The Interinstitutional Agreement for the 2021-2027 Multiannual Financial Framework (MFF) set the ambition to provide a minimum of EU annual spending to biodiversity objectives, starting with 7.5% in 2024 and at least 10% in 2026 and 2027. From 2022, the European Commission must report annually on spending for the biodiversity objective.
58 results found for "Kaley Hart" ordered by most recent first
While IEEP remains more than ever committed to contribute to the debate and realisation of a strong and sustainable Europe, it recognises that the UK is entering a critical phase in the creation and implementation of key environmental policies and targets.
European food systems are not sustainable. In light of forthcoming proposals for a new EU legislative framework for sustainable food systems, this paper sets out the challenges that this should address and maps out ways it could be achieved.
IEEP, Wageningen University & Research and Navigant held a workshop on 18 November to explore where crops for non-food purposes could be grown in Europe in the future. Current policy seeks to steer these crops to abandoned or degraded land, but the workshop looked at how much is available, where it is and how suitable this land might be in practice.
The environmental and climate ambition of the future CAP is increasingly under threat as the European Parliament and AGRIFISH Council finalise their positions on the legal texts.
This paper examines the role that the post-2020 Common Agricultural Policy can play in the transformation towards more sustainable and resilient agri-food systems in the EU
The European Commission's Directorate-General for Agriculture and Rural Development. commissioned IEEP (through the Alliance Environment consortium) to undertake a formal evaluation of the CAP’s impact on habitats, landscapes and biodiversity.
IEEP has responded to a call for evidence from the Public Bill Committee, which is considering amendments to the Agriculture Bill put before the UK Parliament by the Government.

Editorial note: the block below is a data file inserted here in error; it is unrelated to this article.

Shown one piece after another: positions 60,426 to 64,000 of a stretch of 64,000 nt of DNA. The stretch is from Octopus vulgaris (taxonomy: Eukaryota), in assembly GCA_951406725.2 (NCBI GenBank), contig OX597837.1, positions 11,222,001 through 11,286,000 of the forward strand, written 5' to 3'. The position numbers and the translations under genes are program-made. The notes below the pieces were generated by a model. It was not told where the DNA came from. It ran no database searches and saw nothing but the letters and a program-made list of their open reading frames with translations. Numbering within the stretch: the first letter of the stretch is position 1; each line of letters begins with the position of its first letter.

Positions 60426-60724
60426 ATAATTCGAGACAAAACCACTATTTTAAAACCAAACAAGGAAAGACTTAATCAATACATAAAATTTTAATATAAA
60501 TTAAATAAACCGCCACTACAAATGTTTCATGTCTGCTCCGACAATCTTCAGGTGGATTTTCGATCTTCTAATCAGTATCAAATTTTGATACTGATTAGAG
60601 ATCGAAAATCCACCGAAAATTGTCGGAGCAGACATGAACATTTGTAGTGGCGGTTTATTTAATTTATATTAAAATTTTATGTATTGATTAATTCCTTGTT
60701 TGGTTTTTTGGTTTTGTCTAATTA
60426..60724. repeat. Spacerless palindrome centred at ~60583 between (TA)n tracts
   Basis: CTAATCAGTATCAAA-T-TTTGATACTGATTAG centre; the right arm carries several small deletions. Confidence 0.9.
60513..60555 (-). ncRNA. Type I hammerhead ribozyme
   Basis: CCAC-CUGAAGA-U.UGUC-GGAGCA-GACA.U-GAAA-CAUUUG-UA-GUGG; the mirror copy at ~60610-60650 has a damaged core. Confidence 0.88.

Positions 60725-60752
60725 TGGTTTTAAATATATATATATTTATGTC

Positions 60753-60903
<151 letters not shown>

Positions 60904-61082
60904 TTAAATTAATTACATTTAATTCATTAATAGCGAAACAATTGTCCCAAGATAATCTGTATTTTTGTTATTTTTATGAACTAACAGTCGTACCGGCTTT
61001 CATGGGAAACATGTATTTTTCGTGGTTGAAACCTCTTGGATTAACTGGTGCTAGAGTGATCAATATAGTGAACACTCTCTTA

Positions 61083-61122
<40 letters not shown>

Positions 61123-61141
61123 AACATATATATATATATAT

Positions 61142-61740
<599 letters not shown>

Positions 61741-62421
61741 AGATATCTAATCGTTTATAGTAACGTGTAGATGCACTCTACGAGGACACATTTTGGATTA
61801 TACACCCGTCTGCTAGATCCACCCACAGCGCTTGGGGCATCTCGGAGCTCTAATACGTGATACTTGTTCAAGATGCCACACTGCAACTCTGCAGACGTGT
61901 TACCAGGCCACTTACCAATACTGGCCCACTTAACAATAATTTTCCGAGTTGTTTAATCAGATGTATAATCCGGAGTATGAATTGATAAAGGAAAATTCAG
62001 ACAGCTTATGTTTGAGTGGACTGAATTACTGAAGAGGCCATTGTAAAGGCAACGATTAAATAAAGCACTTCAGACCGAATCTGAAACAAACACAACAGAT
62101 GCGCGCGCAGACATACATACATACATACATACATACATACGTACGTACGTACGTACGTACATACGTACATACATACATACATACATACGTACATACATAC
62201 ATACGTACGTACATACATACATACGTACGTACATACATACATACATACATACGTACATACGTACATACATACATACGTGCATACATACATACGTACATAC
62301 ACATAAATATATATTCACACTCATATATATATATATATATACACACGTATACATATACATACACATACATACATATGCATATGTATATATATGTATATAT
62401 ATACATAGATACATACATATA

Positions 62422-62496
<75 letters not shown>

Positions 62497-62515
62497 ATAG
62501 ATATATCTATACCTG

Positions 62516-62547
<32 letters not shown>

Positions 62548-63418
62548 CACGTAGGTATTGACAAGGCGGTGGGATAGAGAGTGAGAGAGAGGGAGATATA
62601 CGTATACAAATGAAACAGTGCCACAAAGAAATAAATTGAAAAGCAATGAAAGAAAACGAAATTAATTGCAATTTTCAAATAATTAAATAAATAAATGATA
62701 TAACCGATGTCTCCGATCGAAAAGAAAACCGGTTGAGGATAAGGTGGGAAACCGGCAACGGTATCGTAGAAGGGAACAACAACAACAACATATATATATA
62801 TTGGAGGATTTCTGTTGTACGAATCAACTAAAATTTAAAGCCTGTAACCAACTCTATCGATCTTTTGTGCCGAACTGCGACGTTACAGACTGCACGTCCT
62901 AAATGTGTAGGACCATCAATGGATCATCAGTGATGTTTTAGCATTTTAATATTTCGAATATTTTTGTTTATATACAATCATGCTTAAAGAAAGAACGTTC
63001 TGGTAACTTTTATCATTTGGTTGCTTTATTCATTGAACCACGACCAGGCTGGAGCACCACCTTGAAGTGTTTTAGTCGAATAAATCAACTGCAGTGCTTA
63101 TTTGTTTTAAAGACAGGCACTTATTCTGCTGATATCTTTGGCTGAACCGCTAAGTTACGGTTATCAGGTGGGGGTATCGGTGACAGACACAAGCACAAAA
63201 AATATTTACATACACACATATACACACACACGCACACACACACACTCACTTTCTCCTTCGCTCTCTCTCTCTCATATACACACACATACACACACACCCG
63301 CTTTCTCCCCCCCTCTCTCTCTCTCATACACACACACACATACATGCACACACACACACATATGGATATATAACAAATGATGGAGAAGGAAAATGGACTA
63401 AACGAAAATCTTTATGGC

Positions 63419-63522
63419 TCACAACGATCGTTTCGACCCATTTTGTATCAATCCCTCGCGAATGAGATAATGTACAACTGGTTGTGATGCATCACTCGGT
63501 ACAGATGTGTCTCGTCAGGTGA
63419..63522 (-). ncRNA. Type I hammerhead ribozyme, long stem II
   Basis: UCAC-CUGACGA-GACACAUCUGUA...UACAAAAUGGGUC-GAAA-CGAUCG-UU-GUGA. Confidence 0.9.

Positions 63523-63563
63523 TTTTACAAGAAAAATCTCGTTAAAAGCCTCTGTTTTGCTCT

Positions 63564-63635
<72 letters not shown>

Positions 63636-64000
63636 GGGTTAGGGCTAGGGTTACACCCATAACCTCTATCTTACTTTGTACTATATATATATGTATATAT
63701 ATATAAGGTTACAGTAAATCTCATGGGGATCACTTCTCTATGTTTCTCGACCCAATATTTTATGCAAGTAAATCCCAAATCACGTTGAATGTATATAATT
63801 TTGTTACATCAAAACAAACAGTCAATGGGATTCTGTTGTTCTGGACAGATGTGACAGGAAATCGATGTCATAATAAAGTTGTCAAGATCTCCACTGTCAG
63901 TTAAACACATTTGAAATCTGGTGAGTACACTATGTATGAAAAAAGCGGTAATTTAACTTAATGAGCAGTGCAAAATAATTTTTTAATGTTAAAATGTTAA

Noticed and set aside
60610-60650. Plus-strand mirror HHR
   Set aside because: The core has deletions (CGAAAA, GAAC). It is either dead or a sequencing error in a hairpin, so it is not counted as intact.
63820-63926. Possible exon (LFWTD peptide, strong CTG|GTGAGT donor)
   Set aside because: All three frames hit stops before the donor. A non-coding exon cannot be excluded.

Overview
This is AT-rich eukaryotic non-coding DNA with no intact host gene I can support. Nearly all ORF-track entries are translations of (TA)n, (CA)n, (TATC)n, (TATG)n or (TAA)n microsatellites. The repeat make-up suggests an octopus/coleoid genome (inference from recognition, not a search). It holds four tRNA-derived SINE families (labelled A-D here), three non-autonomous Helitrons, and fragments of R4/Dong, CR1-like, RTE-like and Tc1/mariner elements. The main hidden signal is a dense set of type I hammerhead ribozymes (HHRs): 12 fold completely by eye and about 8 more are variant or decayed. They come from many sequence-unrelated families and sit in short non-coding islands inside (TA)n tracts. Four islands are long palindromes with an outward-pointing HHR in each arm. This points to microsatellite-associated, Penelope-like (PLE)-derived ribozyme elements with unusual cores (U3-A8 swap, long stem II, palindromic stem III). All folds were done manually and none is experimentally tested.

This briefing paper outlines some of the limitations of the tracking methodology for assessing the contribution of the CAP budget to climate action and explores possible solutions.
A fresh approach to the system of regulation for farmers and other land managers in England is required post EU-exit to maintain and improve environmental standards. A new delivery model should aim to build a more collaborative and long-term relationship with farmers, strengthen compliance and be adequately funded.
As the UK prepares to leave the EU, the future agricultural policy frameworks in the four administrations of England, Northern Ireland, Scotland and Wales are starting to take shape. This briefing provides an overview of the current state of play, focussing on their environmental aspects and ambitions.
The integration of environmental considerations into the Common Agricultural Policy (CAP) has been a gradual and lengthy process over the last decades /.../
This briefing provides a comparison of the emerging agricultural policy frameworks in England, Northern Ireland, Scotland and Wales, with a focus on their environmental components.
The status quo is no longer an option. The CAP must deliver greater ambition for the environment and climate or we risk undermining the long-term viability of our agricultural and forest systems.
Moving the CAP towards a focus on performance is a positive step towards aligning agriculture payments more seriously with the delivery of environmental and climate outcomes. But is there a need to ensure that the environmental priorities identified are sufficiently ambitious and that Member States are held accountable?
IEEP's new paper, "Ideas for defining environmental objectives and monitoring systems for a results-oriented CAP post 2020", suggests a way forward.
A new evaluation of the Common Agriculture Policy’s Pillar 1 greening measures for the European Commission, led by IEEP on behalf of Alliance Environnement, found that overall the greening measures have led to only small changes in management practices, except in a few specific areas.
The European Commission launched its long expected Communication on ‘the Future of Food and Farming’ on 29 November. Read IEEP’s initial reaction.
Through exploratory scenarios, this report sets out possible directions for agricultural policies and practice after leaving the EU and discusses potential impacts on the rural environment.
A greater shift towards climate-smart agricultural land management is increasingly urgent if the EU is to reach the emissions reductions target set out in response to the Paris Agreement. To do so requires more emphasis on climate within the Common Agricultural Policy and action to reduce the climate footprint of consumer consumption patterns.
The consequences of climate change for EU Agriculture: Follow up to the COP21 UN Climate Change conference
With its potential to reduce GHG emissions and increase CO2 removals, agriculture has a key role to play in the EU’s climate mitigation efforts, yet Member State action is lacking...